In this paper, Professor Amir Zadpoor reviews the role of biomaterial scaffold geometries on regenerating bone tissue. Scaffold curvature, pore size, and pore shape are all shown to be important in stimulating more bone growth.
In the case of large bone injuries, the role of scaffolds in regenerating bones becomes increasingly critical. The ideal bone scaffolds need to be biocompatible, mechanically strong, and contain pores that allow the transport of nutrients and new cell growth.
The geometry of the scaffold plays a very important role in regenerating bone tissue, and is explored in this paper. Broadly speaking, the curvature of the scaffold, the shape, and the size of the pores are all key components that influence how well the bone is structured and grows.
Strikingly, it has been found that curvature of the surface proportionally impacts the rate of tissue regeneration. Curvature of the surface can be much smaller than, on the scale of, or much larger than cells that grow on the surface. Smaller curvatures can impact individual cell focal adhesions, through which cells can both sense the underlying surface and apply force to it. Larger curvatures can impact cell stress fibers as well as the overall forces on the growing bone tissue.
Pore size can also dramatically impact bone regeneration. It is already known that a limited amount of inflammation is actually good for bone growth. Pore size can affect inflammation – for example, larger pores and wider scaffold geometry angles can increase local inflammation. Pore size can also dictate the amount of oxygen and nutrients reaching the cells, and whether cartilage or bone is formed first.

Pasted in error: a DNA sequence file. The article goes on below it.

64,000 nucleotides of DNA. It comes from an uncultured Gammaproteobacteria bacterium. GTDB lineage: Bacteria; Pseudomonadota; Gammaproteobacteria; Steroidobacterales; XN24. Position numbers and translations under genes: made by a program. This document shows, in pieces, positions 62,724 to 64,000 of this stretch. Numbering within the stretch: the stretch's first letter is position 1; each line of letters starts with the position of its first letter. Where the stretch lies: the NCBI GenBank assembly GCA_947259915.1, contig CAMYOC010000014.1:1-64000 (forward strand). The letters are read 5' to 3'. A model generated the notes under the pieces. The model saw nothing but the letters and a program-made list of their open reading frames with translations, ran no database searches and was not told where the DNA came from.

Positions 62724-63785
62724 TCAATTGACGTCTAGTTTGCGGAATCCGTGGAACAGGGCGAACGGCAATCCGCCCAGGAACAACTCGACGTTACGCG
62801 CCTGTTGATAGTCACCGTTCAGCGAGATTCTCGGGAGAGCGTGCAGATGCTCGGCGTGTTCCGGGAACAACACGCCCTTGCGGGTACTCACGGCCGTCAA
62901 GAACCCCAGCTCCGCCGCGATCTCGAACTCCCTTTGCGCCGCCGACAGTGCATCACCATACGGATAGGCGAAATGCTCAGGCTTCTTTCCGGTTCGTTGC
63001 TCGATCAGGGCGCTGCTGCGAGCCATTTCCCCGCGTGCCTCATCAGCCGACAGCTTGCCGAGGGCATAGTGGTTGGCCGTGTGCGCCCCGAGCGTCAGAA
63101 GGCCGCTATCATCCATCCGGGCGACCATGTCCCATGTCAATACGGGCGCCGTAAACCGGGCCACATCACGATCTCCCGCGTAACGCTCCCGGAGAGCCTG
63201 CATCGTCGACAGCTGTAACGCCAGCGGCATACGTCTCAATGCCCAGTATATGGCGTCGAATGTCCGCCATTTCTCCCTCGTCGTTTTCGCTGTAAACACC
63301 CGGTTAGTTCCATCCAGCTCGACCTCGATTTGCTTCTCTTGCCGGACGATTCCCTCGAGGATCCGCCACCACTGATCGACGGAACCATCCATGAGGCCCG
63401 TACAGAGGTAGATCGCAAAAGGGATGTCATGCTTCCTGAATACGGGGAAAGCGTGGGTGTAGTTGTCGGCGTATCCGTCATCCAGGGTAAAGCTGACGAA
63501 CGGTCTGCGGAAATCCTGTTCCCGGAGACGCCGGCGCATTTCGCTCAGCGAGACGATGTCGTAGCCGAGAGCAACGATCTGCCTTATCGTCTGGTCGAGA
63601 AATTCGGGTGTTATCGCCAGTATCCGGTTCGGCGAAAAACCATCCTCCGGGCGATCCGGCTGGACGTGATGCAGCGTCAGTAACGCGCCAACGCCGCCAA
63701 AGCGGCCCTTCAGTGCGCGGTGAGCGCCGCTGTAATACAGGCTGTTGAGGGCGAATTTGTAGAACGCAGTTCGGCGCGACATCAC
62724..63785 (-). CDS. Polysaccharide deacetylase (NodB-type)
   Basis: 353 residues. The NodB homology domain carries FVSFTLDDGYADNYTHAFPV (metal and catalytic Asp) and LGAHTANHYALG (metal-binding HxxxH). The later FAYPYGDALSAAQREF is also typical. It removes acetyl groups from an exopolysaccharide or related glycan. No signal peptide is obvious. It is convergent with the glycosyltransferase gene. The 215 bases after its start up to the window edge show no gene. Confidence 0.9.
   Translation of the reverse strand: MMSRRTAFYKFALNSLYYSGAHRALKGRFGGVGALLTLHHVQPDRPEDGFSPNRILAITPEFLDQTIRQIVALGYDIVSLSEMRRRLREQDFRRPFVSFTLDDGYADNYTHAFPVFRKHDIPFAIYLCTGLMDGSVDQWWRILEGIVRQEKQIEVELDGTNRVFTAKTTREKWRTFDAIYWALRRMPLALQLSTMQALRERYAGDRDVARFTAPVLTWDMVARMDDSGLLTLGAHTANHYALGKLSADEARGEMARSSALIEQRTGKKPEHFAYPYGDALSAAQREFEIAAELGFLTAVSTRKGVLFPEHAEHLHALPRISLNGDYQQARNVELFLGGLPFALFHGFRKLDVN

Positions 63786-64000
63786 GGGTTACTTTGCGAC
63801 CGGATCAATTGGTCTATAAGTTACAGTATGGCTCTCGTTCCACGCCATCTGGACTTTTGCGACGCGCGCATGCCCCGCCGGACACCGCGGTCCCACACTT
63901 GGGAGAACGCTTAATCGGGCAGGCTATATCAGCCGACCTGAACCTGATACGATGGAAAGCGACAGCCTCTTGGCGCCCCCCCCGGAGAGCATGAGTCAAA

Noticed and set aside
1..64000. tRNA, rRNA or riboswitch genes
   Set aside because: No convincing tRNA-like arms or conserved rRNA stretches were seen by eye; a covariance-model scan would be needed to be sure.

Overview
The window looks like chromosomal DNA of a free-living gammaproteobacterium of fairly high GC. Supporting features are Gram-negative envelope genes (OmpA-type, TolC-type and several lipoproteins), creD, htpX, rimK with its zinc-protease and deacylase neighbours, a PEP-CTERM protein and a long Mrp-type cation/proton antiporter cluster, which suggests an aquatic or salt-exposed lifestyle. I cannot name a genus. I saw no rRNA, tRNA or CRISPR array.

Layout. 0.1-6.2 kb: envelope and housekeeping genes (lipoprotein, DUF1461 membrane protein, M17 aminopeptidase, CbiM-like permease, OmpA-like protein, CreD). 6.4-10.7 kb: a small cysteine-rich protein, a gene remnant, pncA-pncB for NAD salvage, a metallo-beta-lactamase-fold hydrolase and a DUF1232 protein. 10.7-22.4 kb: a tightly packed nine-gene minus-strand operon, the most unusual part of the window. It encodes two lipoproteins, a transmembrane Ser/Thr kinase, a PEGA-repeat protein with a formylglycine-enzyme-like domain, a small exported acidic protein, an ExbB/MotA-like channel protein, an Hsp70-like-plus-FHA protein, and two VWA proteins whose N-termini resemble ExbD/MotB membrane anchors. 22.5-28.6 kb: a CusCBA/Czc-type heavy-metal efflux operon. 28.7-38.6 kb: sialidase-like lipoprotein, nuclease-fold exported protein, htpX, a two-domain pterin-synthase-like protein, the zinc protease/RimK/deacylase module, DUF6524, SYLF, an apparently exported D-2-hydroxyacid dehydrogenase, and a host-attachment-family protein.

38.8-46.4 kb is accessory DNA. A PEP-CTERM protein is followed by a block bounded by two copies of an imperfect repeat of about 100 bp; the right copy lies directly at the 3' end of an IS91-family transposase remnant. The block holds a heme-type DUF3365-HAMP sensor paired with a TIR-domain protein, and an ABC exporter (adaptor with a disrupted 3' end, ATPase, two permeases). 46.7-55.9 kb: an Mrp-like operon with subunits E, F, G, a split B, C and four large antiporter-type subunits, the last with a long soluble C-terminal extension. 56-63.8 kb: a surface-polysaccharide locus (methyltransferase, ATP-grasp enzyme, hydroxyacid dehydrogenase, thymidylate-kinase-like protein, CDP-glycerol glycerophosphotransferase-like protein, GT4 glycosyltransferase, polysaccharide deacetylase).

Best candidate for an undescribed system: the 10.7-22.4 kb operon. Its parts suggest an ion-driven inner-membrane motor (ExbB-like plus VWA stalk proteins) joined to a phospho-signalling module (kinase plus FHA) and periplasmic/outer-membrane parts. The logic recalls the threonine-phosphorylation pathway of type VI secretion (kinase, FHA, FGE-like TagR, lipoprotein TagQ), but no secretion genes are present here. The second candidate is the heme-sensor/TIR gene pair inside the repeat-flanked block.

Pore shape is also extremely important – for example, it has been shown that when cells are grown in scaffolds shaped like parallelograms, alkaline phosphatase activity is increased. Since alkaline phosphatase is a byproduct of bone growth, this data suggests a role for the shape of scaffold pores in bone generation.
However, there are significant caveats to be considered when studying bone regeneration in the lab. Since bone grows in stages, a short in vitro study may not capture all nuances of bone growth that occur in vivo. It is important to study in vitro and in vivo bone generation in parallel to reconcile any contradictory data. Further, it must be noted that it is often difficult to isolate the independent impact of one specific property of a scaffold without affecting another property. For example, changing pore size can also change the overall mechanical properties of the scaffold.
Despite these limitations, it is clear that the geometrical properties of the scaffold can significantly impact bone growth. Computational studies and modeling are also now being used to optimize many scaffold properties, and have the potential to drive further research to elucidate the role of scaffold geometry in clinically valuable bone growth.
Check out the full article:
Bone tissue regeneration: the role of scaffold geometry by Amir A. Zadpoor
Debanti Sengupta completed her PhD in Chemistry in 2012 from Stanford University. She was previously a Siebel postdoctoral scholar at the University of California, Berkeley, and is currently a postdoctoral scholar in Radiation Oncology at Stanford University. Follow her on Twitter @yoginiscientist.